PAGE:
Data with destiny

By Stuart Macdonald - on 31/03/2014

Stuart Macdonald from See Media says that after working with HACT on their 'Housing Big Data' project, there is huge untapped potential to be taken advantage of.

This blog was originally published on See Media's website on Monday 31 March 2014

I have spent the past few weeks researching a project for HACT and have learned more than I probably ever wanted to know about social landlords and the expenditure data they publish over £500 (more on this from HACT in the next couple of months).

In the meantime, there are a few key things I wanted to mention on social landlords and data.

First, most social landlords are way behind the curve on the open data agenda and its possibilities for their business. I read this blog from the Government Data Service and was blown away by the ideas web developers have for how to make the most of data which is available from central and local government. There are some obvious examples in this space of travel apps which make use of data from, for instance, Transport for London. But this is barely scratching the surface.

This idea on a ‘shadow map’ from one hacker has obvious implications for solar PVs. Another on the hygiene rating of whatever restaurant, cafe or pub you are in was simplicity itself. I want it! It started me thinking about applications in the housing world.

Why not an app that detects when a housing officer is entering a particular street or block and, in real time, updates them from the landlord’s CRM on the latest data on complaints, new tenancies, ASB, planning or development issues, etc. Or an app that alerts the user when they are out and about to training or job opportunities nearby, shopping discounts or similar. It could tailor this to the user again by linking with the landlord’s CRM in terms of the make-up of their household, age profile, employment and education status, etc.

Some landlords, such as Thames Valley HA, have started thinking more along these lines. But for others to follow suit requires some initial groundwork. This brings me on to my second point: how data is presented.

In the case of Thames Valley, it is ensuring that all of its data is presented in a way that allows it to be used for smartphone apps and other interfaces. These depend on pieces of software code called ‘application programming interfaces‘, which require data to be presented in a certain way. If this is not done then the data is next to useless.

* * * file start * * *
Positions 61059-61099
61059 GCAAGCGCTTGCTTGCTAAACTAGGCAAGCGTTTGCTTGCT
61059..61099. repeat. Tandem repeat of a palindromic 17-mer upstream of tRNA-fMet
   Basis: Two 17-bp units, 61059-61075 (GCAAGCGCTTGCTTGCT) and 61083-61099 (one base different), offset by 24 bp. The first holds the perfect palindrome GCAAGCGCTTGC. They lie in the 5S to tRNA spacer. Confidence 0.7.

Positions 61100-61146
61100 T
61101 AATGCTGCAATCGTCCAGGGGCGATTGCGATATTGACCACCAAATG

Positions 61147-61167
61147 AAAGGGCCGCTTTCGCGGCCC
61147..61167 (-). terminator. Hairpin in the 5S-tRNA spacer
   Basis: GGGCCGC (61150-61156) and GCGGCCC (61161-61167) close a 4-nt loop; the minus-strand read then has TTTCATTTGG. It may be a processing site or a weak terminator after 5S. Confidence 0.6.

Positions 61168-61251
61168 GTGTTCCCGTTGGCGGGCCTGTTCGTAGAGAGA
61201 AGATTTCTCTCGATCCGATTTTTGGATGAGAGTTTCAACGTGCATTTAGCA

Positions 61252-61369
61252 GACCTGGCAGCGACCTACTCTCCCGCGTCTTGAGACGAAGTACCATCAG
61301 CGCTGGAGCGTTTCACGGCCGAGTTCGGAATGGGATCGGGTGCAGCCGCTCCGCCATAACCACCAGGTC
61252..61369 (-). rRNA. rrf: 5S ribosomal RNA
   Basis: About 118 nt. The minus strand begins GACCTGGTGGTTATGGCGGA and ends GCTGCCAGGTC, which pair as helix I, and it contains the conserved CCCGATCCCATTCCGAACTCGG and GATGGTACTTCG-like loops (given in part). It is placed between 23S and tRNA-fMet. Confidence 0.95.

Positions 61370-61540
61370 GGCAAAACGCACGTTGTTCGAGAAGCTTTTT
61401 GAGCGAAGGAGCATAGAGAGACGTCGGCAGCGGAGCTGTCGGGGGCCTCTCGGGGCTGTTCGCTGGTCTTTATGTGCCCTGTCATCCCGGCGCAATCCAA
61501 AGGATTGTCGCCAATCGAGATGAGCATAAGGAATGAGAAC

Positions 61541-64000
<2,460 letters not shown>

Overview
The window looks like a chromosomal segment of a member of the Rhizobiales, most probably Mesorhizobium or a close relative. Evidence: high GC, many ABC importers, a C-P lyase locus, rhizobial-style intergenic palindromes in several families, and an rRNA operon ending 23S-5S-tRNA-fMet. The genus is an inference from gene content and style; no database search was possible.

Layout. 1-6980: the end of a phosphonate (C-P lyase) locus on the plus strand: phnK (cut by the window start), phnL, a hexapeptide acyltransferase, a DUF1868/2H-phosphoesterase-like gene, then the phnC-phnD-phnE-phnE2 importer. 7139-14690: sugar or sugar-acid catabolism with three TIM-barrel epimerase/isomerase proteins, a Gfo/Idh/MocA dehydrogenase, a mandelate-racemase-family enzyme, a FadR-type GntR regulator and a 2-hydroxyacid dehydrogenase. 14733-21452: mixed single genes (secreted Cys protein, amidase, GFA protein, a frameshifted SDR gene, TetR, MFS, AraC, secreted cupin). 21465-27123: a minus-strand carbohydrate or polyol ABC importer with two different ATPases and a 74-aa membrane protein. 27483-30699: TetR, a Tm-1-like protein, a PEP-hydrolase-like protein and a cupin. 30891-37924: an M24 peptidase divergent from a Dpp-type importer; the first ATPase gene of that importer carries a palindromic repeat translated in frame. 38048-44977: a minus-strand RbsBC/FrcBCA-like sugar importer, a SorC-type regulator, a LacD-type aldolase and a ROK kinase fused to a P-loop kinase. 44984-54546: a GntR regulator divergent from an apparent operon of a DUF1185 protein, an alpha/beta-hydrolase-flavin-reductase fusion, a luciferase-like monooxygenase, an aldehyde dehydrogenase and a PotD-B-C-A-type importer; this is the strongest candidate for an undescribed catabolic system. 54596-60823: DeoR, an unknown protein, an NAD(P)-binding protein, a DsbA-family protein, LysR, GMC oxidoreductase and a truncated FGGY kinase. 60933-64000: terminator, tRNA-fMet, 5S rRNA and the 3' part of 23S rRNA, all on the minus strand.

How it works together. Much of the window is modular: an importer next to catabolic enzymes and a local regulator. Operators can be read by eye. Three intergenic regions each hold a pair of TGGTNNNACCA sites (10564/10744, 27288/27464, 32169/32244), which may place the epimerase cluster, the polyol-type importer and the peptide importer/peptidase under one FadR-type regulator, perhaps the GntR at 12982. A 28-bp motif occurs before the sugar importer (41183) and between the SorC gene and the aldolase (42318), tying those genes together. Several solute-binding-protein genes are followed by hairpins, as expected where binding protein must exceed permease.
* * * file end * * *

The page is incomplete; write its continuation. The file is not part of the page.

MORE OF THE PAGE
Most commonly this means data must be held in CSV files. This is a common format and all computers can save and access these files.

In the course of my work for HACT, I have been staggered at just how few housing associations present data in the CSV format. They use excel, tables on web pages and PDFs, all of which are next to useless from the point of view of opening data up to be used for wider possibilities such as even basic apps mentioned above.

Local authorities are, in the main, far better on this. The majority I have seen present public data as CSV files and several, such as Lambeth, are beginning projects to build platforms to help people exploit and interpret this data.

As mentioned previously, however, even this is pretty rudimentary and simple best practice now that GDS has shown the way for central government.

Housing associations have a great opportunity to provide better services and grow with their residents. They have the data so what are they waiting for?

Links

Find out more about HACT's Housing Big Data project

Read this blog on the See Media website

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